Brooke Burdett  


"To dance tango, we must know who we are and feel proud. When we dance, one of the most important things we can do is offer something of ourselves to our partner - and at the same time, receive what our partner offers us. To truly move together in this way is one of the most profound and compelling encounters I have experienced." --Brooke Burdett 



Brooke Burdett is known for her leap across continents in March, 1997 that took her from the Denver area on a ''tango calling'' to Buenos Aires where she currently resides. Recognized for her elegance on the dance floor and celebrated for her clarity and generosity in the classroom, Brooke teaches and performs tango in Buenos Aires, the U.S. and Canada and has made instructional videos with Daniel Trenner and Mariano Frumboli (better known as "Chicho").



From the perspective of a North American now regarded by Argentine locals as ''casi portena'' (practically like a native of Buenos Aires), Brooke translates the world of tango into a language that is accessible to all. An expert follower AND leader dedicated to improvisation and expression, Brooke has an innovative teaching style that allows students to be creative from the start and encourages exploration and play at all levels. Inspired by the question of what it means to dance tango authentically, Brooke’s approach is informed by her investigation into the present tango culture of Buenos Aires - the spoken and unspoken codes, roles and relationships between and among men and women, and the attitudes surrounding the traditional and more avant-garde forms of the dance. Also supporting her tango background is her wide experience in a variety of movement forms, including jazz, yoga, contact improvisation and African dances.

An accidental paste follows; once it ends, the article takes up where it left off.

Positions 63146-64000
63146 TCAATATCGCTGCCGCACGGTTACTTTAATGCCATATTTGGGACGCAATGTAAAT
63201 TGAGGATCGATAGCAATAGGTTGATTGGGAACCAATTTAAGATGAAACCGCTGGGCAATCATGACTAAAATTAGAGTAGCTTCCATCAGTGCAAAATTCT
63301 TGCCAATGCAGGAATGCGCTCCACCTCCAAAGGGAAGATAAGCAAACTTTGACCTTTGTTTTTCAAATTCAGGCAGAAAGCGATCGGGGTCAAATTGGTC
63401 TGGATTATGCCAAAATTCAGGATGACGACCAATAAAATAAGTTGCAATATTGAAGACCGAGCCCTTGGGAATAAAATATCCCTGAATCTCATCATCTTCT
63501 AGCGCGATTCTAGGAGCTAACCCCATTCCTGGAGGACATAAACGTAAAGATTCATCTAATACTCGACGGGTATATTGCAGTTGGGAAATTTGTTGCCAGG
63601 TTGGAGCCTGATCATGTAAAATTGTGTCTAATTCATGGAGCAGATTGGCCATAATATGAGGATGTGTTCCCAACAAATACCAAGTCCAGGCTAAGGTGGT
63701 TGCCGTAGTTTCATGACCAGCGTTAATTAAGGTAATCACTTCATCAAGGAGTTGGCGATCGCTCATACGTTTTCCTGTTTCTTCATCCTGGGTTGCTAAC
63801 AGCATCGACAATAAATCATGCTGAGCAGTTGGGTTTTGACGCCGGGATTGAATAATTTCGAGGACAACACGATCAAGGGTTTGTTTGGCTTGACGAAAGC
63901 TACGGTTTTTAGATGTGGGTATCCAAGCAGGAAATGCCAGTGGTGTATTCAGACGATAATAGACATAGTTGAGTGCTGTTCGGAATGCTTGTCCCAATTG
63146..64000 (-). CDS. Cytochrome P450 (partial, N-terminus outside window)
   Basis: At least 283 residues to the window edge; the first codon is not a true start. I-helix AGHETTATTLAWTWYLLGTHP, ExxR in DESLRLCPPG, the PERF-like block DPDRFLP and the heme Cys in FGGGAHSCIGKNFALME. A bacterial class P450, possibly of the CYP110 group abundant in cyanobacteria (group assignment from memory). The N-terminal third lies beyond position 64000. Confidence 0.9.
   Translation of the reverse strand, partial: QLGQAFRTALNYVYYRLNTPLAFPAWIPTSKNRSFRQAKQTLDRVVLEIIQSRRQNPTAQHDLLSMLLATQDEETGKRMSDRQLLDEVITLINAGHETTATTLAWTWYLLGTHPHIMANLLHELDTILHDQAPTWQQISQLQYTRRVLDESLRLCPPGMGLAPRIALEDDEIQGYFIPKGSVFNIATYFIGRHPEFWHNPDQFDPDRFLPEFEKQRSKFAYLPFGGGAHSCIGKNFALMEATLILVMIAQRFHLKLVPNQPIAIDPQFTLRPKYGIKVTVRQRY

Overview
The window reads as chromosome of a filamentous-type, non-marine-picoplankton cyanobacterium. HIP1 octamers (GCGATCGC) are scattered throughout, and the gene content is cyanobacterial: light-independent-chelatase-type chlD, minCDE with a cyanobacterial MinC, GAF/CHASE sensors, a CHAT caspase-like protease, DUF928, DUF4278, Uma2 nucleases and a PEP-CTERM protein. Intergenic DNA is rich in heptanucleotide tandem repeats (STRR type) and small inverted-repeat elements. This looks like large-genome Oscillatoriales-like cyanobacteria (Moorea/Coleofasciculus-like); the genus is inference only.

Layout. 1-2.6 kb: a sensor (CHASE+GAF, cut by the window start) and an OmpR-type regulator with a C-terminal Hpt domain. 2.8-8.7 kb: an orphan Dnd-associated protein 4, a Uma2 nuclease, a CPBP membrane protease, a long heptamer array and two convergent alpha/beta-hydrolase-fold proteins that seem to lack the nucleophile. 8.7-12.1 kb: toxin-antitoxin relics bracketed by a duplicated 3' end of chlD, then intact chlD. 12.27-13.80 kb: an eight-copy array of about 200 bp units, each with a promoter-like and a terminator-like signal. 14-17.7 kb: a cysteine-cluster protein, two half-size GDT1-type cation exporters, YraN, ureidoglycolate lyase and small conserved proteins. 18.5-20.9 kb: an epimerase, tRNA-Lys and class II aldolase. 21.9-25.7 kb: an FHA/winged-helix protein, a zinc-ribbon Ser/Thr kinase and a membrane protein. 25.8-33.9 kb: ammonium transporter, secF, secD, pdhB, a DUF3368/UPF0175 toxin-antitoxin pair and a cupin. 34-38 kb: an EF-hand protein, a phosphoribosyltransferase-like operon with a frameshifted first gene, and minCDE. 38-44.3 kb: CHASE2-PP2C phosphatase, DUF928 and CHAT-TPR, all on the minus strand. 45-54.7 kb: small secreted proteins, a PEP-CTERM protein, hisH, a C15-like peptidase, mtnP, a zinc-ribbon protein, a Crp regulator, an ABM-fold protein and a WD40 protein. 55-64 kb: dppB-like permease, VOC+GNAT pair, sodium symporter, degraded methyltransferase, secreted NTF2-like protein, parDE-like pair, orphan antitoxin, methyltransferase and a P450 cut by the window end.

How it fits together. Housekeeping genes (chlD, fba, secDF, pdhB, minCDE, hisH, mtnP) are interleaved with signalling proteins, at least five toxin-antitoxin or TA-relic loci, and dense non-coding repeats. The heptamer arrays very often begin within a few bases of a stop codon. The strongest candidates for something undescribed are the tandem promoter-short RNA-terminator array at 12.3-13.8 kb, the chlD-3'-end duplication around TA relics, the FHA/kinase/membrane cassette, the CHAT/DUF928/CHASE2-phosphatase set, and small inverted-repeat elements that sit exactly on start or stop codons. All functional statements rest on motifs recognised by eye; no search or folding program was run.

Class Content

Based on her extensive study, Brooke has developed a style of her own that bridges the gap between younger and older generations. In class, she concentrates on musicality and body dynamics essential for both closed and more open embrace dancing. Through exercises and sequences, she introduces methods of improvisation and "play" that allow students to explore the limitless possibilities of this intense and alluring dance.


Some of her most influential teachers have been Gustavo Naveira & Olga Besio, Fabian Salas, Chicho, Graciela Gonzalez, Florencia Taccetti, Mingo &Esther Pugliese, Daniel Trenner, and Juan Bruno. She also attributes her knowledge to the immeasurable amount of time spent dancing in the salons of Buenos Aires and the information directly transmitted to her from her partners on the dance floor.

    Read her article (Aug 2002) regarding the Crisis and Tango in Buenos Aires here.  

   Reach Brooke at



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